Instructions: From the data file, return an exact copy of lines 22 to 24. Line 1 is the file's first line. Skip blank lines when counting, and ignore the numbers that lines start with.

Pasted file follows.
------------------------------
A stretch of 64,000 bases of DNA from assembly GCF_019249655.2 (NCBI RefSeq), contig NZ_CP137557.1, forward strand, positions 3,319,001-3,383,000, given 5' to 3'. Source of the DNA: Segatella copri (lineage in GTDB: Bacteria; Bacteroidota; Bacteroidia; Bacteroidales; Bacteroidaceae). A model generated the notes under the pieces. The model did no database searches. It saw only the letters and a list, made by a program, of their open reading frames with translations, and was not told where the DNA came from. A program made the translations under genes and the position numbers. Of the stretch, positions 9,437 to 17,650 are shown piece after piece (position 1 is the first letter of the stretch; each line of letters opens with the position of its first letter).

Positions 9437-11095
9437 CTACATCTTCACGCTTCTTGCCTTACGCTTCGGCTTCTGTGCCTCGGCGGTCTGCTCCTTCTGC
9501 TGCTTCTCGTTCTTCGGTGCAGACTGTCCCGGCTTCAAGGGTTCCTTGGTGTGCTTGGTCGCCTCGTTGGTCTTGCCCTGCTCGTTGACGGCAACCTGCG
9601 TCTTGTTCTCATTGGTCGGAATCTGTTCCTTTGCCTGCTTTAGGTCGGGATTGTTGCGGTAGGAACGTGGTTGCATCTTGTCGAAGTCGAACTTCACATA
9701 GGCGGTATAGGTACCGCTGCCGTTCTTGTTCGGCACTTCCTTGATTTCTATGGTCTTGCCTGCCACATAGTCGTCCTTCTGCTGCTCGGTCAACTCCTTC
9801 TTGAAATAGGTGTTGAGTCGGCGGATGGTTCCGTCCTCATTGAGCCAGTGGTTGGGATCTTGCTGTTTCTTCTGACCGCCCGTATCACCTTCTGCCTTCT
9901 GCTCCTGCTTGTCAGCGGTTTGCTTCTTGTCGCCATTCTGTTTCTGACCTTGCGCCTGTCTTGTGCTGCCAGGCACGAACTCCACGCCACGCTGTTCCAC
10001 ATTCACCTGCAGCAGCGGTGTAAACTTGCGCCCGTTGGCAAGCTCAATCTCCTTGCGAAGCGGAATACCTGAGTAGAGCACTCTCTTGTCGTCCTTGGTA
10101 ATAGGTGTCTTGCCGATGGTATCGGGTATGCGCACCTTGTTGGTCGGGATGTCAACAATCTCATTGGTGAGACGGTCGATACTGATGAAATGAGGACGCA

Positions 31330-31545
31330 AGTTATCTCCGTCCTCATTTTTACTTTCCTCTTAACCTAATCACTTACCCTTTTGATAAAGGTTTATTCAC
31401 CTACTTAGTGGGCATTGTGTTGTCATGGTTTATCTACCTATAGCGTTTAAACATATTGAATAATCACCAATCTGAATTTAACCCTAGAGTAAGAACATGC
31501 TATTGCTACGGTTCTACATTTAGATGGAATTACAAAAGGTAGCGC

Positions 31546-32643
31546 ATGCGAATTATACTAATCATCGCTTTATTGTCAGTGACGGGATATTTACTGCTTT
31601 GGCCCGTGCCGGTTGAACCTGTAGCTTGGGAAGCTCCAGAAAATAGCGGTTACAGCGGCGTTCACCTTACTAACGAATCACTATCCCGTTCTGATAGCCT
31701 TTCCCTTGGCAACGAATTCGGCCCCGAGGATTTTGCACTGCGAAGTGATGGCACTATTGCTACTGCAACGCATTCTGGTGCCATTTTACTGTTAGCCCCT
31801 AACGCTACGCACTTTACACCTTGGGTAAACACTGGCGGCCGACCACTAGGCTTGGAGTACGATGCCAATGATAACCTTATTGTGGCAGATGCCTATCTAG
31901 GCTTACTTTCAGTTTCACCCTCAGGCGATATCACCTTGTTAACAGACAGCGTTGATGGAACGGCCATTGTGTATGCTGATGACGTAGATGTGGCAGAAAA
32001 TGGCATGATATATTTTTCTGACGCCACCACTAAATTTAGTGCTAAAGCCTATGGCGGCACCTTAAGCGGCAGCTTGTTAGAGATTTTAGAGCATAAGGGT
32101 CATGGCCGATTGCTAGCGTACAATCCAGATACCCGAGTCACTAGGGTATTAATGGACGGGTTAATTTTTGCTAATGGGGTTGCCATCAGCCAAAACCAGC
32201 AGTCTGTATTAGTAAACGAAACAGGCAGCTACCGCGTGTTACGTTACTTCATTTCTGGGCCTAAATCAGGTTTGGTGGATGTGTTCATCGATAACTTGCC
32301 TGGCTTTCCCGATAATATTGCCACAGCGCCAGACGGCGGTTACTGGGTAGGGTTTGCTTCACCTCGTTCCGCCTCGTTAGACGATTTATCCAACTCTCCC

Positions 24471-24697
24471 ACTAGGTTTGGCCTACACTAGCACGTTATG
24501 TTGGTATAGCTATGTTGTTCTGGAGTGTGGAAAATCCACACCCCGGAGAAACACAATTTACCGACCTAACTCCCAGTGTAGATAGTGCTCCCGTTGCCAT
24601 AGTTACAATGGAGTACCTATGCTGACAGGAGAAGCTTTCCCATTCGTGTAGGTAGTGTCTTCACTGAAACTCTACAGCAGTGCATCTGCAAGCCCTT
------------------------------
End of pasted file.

32101 CATGGCCGATTGCTAGCGTACAATCCAGATACCCGAGTCACTAGGGTATTAATGGACGGGTTAATTTTTGCTAATGGGGTTGCCATCAGCCAAAACCAGC
32201 AGTCTGTATTAGTAAACGAAACAGGCAGCTACCGCGTGTTACGTTACTTCATTTCTGGGCCTAAATCAGGTTTGGTGGATGTGTTCATCGATAACTTGCC
32301 TGGCTTTCCCGATAATATTGCCACAGCGCCAGACGGCGGTTACTGGGTAGGGTTTGCTTCACCTCGTTCCGCCTCGTTAGACGATTTATCCAACTCTCCC